Finding a great writing staff can seem as elusive as the mythical Phoenix, but it doesn’t have to be. In this guest post Melissa of “This Freelancer Life” digital magazine provides a glimpse into the process of hiring the right people for your digital publishing venture.
There’s so many talented writers that share your vision and the direction that you want to go with your content, it’s just a matter of finding them and knowing what to look for to find a stellar one. The magic happens in a digital magazine when an amazing team meets a great idea. This article will focus on where to find writers for your digital magazine and what to look for in their application.
Available Places to Find Writers
Most of the freelance writers I’ve employed have either been through:
For This Freelancer Life digital magazine, all my staff writers are employed through Odesk.com. Using one service for all of your writers allows for ease of bookkeeping and more control over communications. Odesk has great reporting options that makes it simple to keep track of hours and wages for any given time period. Both freelancer sites help keep both parties honest. If you choose to employ someone on an hourly rather than a per-project basis, you can verify work done using their work diary. It also protects the freelancer if suddenly the client decides not to pay once a project is over.
1. The cover letter
Part of choosing staff writers is selecting those that perform their due diligence and research the client or job position before choosing to submit a proposal. Requiring a cover letter will eliminate those who send their resume to every potential client without any discretion; rather, it will ensure that the candidates you choose to investigate further are truly dedicated to working for your team.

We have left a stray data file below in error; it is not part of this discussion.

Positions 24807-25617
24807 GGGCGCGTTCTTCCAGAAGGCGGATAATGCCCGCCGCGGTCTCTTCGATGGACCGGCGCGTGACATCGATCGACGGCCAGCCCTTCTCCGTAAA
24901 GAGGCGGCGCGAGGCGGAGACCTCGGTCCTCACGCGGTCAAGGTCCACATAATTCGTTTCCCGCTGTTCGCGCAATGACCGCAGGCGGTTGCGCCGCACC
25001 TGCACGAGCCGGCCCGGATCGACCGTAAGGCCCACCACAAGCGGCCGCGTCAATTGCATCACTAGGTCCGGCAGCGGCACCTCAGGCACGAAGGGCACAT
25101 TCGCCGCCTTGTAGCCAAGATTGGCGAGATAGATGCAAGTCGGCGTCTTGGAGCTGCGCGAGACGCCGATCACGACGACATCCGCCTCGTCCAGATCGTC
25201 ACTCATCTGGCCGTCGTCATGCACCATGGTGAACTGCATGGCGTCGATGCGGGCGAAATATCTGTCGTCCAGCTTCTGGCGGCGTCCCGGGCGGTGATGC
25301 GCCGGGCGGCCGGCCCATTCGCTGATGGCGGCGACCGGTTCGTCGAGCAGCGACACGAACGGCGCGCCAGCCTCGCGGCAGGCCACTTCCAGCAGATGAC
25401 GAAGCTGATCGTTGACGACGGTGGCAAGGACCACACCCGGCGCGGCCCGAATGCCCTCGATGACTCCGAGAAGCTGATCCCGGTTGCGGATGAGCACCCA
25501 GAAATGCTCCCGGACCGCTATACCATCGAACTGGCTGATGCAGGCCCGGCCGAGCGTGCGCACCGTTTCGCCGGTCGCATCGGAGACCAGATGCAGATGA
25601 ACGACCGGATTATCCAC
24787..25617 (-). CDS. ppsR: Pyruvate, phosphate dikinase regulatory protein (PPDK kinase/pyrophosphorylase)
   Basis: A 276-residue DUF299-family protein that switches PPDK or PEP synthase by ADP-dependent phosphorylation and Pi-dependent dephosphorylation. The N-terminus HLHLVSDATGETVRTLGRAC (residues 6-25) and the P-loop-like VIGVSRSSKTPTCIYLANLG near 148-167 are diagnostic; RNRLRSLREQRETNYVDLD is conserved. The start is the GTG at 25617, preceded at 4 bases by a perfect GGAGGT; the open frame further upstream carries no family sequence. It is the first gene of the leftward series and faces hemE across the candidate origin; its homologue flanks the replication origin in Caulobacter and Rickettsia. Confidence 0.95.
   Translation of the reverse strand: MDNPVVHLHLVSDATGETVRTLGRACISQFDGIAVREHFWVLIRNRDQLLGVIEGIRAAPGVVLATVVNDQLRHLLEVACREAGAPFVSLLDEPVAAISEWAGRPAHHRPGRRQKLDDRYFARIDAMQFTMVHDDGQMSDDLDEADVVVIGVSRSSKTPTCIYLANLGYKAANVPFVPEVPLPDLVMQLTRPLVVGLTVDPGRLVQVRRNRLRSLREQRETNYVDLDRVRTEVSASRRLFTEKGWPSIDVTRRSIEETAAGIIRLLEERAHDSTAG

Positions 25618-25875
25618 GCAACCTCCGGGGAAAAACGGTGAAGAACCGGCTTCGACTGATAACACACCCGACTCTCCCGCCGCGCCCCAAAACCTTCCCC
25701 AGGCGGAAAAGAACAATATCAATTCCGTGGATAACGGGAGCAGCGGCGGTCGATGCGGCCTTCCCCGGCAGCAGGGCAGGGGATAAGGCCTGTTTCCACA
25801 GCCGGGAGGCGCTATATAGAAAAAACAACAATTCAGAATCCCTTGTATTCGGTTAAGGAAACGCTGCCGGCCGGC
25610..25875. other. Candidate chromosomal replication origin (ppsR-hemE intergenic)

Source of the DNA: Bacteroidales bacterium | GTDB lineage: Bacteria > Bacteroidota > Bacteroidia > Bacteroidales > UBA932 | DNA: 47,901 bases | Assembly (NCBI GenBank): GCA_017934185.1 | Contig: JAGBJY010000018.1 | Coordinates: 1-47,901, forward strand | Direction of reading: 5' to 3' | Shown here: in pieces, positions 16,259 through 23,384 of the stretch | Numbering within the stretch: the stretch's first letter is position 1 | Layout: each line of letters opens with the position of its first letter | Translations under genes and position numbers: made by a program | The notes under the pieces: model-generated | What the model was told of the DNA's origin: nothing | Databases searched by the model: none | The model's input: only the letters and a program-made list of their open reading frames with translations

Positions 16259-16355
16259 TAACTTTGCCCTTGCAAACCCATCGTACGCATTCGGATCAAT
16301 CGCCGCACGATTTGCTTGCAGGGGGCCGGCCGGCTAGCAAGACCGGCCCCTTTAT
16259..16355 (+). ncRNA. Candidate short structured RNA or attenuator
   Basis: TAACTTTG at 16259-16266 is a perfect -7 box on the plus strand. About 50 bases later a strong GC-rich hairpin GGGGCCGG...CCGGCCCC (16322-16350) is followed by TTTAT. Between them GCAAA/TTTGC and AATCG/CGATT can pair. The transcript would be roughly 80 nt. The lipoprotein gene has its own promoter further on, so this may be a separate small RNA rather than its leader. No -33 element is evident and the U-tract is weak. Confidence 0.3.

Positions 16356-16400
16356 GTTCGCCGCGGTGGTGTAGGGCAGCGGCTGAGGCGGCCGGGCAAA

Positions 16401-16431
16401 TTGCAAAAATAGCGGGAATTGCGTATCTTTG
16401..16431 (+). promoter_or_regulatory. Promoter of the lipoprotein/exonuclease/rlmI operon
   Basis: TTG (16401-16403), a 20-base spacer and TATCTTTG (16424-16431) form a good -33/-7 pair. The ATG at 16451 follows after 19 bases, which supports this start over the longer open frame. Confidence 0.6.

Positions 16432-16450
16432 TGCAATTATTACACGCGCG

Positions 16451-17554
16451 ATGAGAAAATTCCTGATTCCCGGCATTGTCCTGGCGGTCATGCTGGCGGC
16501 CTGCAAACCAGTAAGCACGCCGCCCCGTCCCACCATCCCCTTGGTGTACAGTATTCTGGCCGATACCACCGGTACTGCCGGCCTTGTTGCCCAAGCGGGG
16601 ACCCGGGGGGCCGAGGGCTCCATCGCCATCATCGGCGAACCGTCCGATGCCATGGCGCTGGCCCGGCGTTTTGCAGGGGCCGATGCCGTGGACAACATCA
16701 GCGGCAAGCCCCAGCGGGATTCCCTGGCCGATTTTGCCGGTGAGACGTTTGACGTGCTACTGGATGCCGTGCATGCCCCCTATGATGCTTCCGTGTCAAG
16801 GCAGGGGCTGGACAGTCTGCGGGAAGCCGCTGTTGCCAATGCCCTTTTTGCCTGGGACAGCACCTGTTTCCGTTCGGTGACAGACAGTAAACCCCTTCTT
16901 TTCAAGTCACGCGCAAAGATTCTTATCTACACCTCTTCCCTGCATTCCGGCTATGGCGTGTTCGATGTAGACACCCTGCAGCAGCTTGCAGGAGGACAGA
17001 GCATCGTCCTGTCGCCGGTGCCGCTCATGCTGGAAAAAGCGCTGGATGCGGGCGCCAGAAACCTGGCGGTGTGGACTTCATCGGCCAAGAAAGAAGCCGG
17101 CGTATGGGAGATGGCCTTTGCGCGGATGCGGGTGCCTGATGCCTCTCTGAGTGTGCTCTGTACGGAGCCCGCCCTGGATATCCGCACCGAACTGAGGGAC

2. Make sure they share your vision
Throughout the entire proposal, the candidate should share a vision that is akin to the one that you have for your magazine. Having a staff member that deviates from your vision threatens the unity of the entire staff, and that has the potential to threaten the stability of many projects.
3. Choose a team player
Having someone on your team that lacks the diplomacy, work ethic and empathy necessary to be part of a team could also threaten the unity of the team. Make sure than everyone on the team not only plays nicely with others, but is able to take instruction and receive constructive criticism.
4. It’s all in the portfolio
The most important part of the job application is the portfolio. I’ve had people submit article to me that had blatant spelling errors that spell-check could have easily picked up. These are the people that don’t get hired. You want to select a candidate who has taken the time to edit the work in their portfolio, and whose portfolio accurately represents the depth and breadth of their talent.
5. Stick to your budget
Make sure that the writers you select closely match your budget. The last thing you want is to go broke because you found out that you hired too many high-priced writers and now you can’t pay them. Make an hourly or per-article budget and stick to it. Don’t pay even the most experienced writers on your team more than your budget.